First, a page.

Sharing is caring (syllabi version)

The fall semester began for us last week, and so there are some new syllabi online from me for the current versions of my undergrad course on media and technology and my grad seminar on cultural studies. I know some people are very protective of their syllabi, and don’t like to share them publicly . . . but I have never fully understood the reasoning behind that.

To be sure, I get why people don’t make the extra effort to create and maintain an online archive of such documents. That takes time and energy, and a willingness to curate a virtual space or three for oneself, and not everyone is keen to do that. It’s the reluctance to share syllabi at all that I find baffling.

A syllabus, after all, is not the same thing as the actual course experience — from either side of the desk. Someone can’t reproduce what I actually do in the classroom as an instructor just because they have a copy of my reading lists, assignments, and policies. Similarly, it’s not as if a would-be student can pick up my syllabus and duplicate the in-class discussions and exercises, the evaluative moments of feedback on assignments, or (perhaps most crucially, at least within the larger logic of the institution) the credentialing function of course grades.

More pragmatically, it’s not as if syllabi can be kept under lock and key — not if they’re going to serve the necessary functions of letting students know the basic rules of the courses in question. Every semester, those of us who teach give our syllabi out to dozens, maybe even hundreds, of perfect strangers — some of whom immediately drop our courses (not necessarily because of the syllabus) and disappear from our lives (and even a pretense of our control) forever. Once you’ve given a syllabus to students, you should assume that it’s a public document . . . because, for all practical purposes, it is.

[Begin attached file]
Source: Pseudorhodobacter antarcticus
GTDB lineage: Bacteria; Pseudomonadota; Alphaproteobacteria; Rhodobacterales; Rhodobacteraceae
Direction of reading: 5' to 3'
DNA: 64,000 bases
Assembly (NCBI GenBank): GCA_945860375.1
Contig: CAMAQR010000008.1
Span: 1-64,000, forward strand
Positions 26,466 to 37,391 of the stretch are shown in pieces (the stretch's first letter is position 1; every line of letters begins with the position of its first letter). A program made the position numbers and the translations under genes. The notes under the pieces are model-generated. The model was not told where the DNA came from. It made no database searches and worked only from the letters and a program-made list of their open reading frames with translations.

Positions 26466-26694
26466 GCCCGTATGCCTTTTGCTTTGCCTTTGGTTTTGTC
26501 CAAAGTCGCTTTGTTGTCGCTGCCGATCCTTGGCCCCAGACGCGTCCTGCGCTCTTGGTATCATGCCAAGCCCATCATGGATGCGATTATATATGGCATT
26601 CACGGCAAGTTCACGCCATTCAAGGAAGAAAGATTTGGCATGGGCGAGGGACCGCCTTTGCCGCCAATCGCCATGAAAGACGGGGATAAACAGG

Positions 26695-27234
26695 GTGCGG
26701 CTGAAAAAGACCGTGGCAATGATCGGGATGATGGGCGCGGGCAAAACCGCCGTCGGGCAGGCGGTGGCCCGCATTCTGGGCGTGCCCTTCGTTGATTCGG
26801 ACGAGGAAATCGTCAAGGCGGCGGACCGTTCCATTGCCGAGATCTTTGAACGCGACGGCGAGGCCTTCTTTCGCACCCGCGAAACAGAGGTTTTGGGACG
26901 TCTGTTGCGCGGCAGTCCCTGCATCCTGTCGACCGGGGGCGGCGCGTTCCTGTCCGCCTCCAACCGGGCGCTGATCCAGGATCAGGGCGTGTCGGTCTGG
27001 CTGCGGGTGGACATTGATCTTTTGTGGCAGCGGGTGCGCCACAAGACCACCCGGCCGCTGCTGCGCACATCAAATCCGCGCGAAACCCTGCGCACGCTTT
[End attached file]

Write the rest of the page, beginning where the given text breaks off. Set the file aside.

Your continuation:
On top of all that, though, and without assuming that there’s something more magical to be found in my syllabi than is in anyone else’s (there isn’t), I have always figured that there’s a genuine value in sharing such documents publicly. When I first started teaching (and I know I’m not alone in this), I used things I liked and admired from other people’s syllabi to help me figure out how to design my own courses. And even if it’s not at all the same (and never could be the same) as actually taking a seminar, a syllabus does offer someone who wants to know (one version of) a reading list to use if they want to learn more about a given topic. These things aren’t — or at least they shouldn’t be — trade secrets. At worst, they’re historical trivia: my popular culture syllabi from the mid-1990s will be of very limited value to anyone who wants to teach a popular culture course in 2022. At best, though, they’re a bundle of resources that might help someone think about how to design an assignment in a course they’re scheduled to teach, or figure out where they might start reading if they want to try and learn something on their own about a given subject.

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